When Dion Lim walks into a room, it’s impossible not to feel the energy that radiates from her aura. With her signature news anchor dress (in a bright color, of course) and huge Colgate smile, Lim has an infectious, bubbly energy about her. It would be hard to believe that there are days when she feels completely down. But that’s exactly how she felt years ago when she began to write her book, “Make Your Moment: The Savvy Woman’s Communication Playbook for Getting the Success You Want,” to cope with problems she was facing at work and at school.
As a news reporter and anchor, Lim is no stranger to telling stories that are engaging, informative and inspiring. However, writing a book was a bigger task at hand than writing the daily two-minute story for broadcast. Especially when the story was about herself.
Not only did she want to write this book as a way to make herself feel better, but she also wanted to extend it to other people who felt the same way and to help them get through it. Whether or not you work in the news or media industry, there are stories that everyone can relate to.
In her book, Lim reveals many layers of her extremely complex personality — to show what readers of her book, and especially Asian American females like herself, can get out of her personal story.
While “Make Your Moment” is a communications playbook, it is also a memoir. It is just as much business education as it is a personal narrative. She offers advice to succeed in work and life by weaving lessons from her own mistakes and experiences.
When Lim first started in the news industry, she struggled with her identity and tried to put herself in a box.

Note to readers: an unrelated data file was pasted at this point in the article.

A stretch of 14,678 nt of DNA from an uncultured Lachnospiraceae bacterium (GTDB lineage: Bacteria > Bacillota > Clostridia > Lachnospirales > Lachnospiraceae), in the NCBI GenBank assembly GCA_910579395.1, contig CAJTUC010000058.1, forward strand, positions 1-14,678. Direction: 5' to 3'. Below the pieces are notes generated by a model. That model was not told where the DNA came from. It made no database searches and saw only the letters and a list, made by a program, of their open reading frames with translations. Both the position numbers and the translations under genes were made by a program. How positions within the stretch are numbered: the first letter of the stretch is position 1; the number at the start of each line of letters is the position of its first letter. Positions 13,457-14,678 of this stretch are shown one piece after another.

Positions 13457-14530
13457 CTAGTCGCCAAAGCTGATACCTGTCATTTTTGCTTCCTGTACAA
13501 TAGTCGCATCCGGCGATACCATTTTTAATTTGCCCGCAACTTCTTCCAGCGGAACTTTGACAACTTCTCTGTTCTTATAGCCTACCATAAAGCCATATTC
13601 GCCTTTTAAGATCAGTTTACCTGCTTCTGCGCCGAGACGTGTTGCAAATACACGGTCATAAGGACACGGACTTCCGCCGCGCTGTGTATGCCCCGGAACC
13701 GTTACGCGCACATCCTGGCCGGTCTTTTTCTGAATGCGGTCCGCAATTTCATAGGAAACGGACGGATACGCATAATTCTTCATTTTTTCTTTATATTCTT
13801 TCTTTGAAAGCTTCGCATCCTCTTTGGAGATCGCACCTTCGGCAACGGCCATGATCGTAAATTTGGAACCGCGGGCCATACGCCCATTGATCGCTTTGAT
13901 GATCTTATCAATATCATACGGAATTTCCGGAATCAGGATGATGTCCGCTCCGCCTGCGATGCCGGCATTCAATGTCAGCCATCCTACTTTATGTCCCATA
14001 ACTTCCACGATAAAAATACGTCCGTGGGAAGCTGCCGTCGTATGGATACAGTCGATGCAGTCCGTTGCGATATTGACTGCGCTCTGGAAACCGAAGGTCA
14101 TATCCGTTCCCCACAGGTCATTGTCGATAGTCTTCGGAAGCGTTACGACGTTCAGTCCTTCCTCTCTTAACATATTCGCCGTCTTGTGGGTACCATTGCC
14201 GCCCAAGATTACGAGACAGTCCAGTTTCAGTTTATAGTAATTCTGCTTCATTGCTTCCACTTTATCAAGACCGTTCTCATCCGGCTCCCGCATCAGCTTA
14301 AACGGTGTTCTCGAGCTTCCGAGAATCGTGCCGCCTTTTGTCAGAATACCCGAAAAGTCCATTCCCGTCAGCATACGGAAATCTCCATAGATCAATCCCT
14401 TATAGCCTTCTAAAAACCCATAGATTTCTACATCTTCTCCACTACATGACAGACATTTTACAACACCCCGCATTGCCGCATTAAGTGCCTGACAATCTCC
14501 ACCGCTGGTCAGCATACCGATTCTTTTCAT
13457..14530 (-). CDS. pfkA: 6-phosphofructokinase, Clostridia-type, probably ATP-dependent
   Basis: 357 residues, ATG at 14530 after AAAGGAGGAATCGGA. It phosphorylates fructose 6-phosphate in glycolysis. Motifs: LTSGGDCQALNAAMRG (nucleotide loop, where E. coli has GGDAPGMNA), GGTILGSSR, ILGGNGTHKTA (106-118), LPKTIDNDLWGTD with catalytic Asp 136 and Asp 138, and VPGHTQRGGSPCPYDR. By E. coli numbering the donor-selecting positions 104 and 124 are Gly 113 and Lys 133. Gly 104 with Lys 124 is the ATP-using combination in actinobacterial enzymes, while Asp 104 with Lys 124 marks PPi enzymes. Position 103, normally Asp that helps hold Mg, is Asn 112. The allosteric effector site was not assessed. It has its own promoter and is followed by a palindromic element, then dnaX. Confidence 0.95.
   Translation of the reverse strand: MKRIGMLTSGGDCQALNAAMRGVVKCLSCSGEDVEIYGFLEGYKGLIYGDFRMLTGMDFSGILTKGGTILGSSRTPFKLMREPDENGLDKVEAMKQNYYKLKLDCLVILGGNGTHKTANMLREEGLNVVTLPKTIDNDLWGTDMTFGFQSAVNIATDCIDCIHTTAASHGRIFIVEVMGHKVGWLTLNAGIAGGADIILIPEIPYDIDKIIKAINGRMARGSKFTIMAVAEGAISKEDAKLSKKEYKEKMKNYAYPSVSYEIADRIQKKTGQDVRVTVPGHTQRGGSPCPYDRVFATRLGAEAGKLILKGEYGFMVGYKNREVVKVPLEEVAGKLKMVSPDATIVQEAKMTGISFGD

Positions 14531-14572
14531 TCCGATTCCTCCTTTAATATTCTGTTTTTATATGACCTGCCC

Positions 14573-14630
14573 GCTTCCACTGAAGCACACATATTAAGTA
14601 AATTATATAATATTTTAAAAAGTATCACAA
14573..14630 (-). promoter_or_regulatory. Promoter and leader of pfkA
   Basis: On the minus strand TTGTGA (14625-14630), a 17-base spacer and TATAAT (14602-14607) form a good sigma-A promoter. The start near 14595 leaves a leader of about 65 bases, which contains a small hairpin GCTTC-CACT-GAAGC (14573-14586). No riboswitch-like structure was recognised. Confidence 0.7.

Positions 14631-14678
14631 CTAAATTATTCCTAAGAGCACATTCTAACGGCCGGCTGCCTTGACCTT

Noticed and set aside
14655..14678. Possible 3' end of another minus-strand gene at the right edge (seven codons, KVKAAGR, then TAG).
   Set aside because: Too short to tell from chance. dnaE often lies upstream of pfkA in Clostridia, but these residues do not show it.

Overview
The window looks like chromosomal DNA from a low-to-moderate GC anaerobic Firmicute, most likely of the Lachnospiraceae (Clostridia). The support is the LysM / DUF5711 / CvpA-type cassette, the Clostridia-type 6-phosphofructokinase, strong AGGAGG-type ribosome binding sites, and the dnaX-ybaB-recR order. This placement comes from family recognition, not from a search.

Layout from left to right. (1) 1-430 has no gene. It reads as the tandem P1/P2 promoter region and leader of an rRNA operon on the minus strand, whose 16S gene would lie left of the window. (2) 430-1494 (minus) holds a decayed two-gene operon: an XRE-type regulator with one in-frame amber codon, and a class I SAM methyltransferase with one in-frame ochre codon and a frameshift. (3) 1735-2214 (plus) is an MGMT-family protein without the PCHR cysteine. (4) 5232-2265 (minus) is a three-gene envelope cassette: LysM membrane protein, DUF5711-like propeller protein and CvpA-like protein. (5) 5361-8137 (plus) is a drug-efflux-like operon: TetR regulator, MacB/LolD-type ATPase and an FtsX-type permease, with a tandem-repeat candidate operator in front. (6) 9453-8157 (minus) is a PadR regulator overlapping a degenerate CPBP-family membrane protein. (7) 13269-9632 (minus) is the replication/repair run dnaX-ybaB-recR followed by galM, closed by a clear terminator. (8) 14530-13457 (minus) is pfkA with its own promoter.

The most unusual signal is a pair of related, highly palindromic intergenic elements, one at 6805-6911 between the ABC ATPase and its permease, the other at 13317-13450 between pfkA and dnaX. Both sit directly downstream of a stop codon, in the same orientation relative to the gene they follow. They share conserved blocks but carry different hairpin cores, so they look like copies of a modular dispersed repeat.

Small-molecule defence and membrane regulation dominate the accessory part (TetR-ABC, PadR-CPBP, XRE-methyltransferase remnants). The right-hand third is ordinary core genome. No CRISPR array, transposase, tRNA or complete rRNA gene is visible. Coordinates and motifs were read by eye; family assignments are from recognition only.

“I tried to be Barbara Walters and other famous journalists that paved the way,” said Lim. “I wore these brown, boxy suits and tried to deepen my voice a lot. But it wasn’t me.”
She later realized that her true voice came through when she was being relatable and letting her personality shine. That was when she started connecting with her viewers better.
She also shares stories of mentors who took her under their wing. “I had a meteorologist who told me, ‘Dion, I want you to come into work prepared. Even if it’s 3 a.m.’ And I ended up doing that every time I came into work,” said Lim.
It ended up paying off in the most unexpected way possible.
“When they needed a fill-in anchor, I was the only one who was ready. So they put me there, and my news director ended up giving me a shot at being an anchor because I was able to be seen in that role.”
While Lim does emphasize the importance of image and perception, it is not at the expense of her mission to be authentic.
“This is what I think… that authenticity at work means being yourself and presenting yourself professionally,” said Lim. “I think that is being put together and putting your best foot forward for the situation. I wouldn’t wear a three-piece suit to cover a fire, but I would make sure that the T-shirt and jeans I wear are clean. I think that you can still be authentic and make sure the optics are good.”
Unlike broadcast news, there’s no script to life and work. But we can do what we can to combine our authenticity and professionalism — and make our own moment.